Medication adherence: Active patient key to care

Print Friendly, PDF & Email

SAN DIEGO — Medication adherence, compliance and persistence are closely related terms, but all require the involvement of an active patient in order to be successful, according to David Nau, senior director of research and performance measurement at the Pharmacy Quality Alliance (PQA).

The alliance is represented by a group of diverse health care stakeholders committed to improving health care quality and patient safety by defining pharmacy performance measures that improve medication use and medication-related services.

During an educational session at the National Association of Chain Drug Stores Pharmacy and Technology Conference last month, Nau and Rick Mohall, director of clinical services at Rite Aid Corp., outlined several of the innovative approaches that pharmacies and health care groups have been following to improve medication adherence and patient health.

Pharmacies, through their position as health and wellness destinations for the public, are key providers of compliance and adherence programs, pointed out Mohall, whose current role gives him responsibility for medication therapy management (MTM) and other programs at Rite Aid.

“We continue to develop programs to increase compliance and adherence,’’ he said, explaining that Rite Aid’s services in this area include its wellness+ loyalty program, medication therapy management, automated courtesy prescription refills and reminder calls. “This approach is a win-win-win for our patients, for pharmaceutical companies and for our bottom line.

“Our loyalty card program incents customers to fill their prescriptions, our refill program also allows our pharmacists to monitor compliance, and our MTM program provides patients with complex therapies an opportunity to measure adherence and outcomes,” Mohall explained.

In one initiative, Rite Aid has forged a PQA partnership with Highmark Blue Shield, a large regional health plan based in western Pennsylvania, and CECity.com, a technology partner, to improve the quality of pharmacy services.

Under the alliance, Rite Aid’s pharmacists have been trained to understand the compliance and adherence measurements in the PQA program, and the pharmacists have been provided with tools leading to patient interventions to ensure that they understand the importance of compliance and adherence. The initiative is slated to lead to pharmacist reimbursement for those services.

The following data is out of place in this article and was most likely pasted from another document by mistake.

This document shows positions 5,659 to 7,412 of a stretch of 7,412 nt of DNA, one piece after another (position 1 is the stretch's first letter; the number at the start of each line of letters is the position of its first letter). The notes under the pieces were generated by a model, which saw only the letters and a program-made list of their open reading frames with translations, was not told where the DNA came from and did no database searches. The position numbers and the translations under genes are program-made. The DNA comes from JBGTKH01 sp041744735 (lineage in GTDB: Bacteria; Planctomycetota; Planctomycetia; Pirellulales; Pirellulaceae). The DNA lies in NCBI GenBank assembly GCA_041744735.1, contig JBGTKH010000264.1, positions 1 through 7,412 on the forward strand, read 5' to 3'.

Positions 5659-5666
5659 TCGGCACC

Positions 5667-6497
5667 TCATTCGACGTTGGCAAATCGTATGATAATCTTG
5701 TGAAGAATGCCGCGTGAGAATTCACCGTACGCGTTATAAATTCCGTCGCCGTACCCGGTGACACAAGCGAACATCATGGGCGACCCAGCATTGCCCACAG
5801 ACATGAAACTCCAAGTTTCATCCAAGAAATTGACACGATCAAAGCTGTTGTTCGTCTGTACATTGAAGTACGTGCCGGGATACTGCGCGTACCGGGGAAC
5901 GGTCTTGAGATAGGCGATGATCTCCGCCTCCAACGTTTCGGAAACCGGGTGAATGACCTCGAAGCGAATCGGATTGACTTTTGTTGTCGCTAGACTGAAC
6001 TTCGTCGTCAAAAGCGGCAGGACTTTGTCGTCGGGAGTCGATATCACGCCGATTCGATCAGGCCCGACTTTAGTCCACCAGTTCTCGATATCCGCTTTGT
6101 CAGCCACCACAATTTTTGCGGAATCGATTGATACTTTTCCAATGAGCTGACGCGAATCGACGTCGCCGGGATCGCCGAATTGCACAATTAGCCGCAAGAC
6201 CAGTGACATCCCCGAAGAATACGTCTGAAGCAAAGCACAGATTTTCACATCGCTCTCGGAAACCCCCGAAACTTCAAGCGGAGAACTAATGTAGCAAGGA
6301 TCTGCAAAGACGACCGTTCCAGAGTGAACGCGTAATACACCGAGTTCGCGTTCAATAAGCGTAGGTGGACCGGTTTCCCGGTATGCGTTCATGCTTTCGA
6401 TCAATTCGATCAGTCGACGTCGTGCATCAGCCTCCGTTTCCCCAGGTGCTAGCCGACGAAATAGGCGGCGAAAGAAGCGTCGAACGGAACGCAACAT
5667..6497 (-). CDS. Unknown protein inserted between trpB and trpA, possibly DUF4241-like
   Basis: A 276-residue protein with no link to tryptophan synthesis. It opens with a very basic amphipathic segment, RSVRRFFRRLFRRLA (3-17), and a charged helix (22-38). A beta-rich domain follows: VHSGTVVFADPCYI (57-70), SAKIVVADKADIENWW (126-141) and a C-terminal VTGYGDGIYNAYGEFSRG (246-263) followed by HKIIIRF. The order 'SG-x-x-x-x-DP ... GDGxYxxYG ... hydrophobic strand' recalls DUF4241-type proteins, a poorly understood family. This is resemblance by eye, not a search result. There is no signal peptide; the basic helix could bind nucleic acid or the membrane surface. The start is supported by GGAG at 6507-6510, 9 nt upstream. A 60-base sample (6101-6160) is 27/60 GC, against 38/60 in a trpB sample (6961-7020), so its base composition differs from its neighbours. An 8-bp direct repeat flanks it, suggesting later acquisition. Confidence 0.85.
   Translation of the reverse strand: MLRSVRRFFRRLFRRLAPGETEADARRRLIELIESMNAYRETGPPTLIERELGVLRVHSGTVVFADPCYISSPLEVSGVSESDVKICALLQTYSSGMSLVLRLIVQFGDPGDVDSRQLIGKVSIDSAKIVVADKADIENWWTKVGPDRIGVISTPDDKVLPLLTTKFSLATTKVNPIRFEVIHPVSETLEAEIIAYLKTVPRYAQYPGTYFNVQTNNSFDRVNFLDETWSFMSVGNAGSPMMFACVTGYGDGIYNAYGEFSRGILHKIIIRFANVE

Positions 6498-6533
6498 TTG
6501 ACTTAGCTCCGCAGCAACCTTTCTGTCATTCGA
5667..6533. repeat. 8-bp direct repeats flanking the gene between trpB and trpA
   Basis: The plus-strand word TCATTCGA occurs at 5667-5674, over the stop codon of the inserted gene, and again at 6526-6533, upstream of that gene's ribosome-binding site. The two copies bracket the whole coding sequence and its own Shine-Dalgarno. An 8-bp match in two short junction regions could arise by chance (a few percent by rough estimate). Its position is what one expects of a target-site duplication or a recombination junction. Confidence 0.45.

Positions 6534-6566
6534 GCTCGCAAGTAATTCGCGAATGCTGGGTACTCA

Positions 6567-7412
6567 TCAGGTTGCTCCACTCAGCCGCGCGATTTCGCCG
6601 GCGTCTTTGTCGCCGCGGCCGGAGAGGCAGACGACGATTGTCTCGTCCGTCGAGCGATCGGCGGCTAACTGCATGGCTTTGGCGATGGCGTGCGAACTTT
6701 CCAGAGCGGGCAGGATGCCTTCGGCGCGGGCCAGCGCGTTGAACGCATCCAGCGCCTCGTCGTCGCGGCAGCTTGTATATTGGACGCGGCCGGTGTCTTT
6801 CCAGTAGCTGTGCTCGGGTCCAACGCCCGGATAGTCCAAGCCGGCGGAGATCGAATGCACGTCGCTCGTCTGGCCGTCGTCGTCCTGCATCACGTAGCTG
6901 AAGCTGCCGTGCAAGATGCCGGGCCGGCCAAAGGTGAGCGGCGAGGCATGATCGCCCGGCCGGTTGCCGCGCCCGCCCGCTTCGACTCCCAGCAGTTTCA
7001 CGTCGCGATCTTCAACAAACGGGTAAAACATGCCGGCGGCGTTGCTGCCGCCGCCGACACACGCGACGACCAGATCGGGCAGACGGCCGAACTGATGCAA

Originally involving 54 Rite Aid locations in western Pennsylvania, the project has since been expanded to 240 stores so that pharmacists can compare their efforts with those of their colleagues.

To increase adherence, Mohall said, pharmacists should ask patients such questions as whether they feel their medications are doing more harm than good, whether they understand how their medicines can improve their health and whether filling their prescriptions presents them with a financial burden.

Lack of medication, noted Nau, has been cited as “America’s other drug problem.’’ It has contributed to progression of disease and complications that have led to lower quality of life and even death. A higher adherence rate, he added, most often results in reduced rates for hospitals and total medical spending.

Employers are increasingly analyzing prescription data to examine such factors as the impact on productivity and the effect that nonadherence has on their total health care expenditures, explained Nau, He cited figures from the New England Healthcare Institute showing that a typical midsize employer with $10 million in annual claims might waste over $1 million because of nonadherence.

Efforts that Nau said have been attempted to increase adherence include electronic prescribing and reducing health plan members’ costs for chronic care medications.


Comments are closed.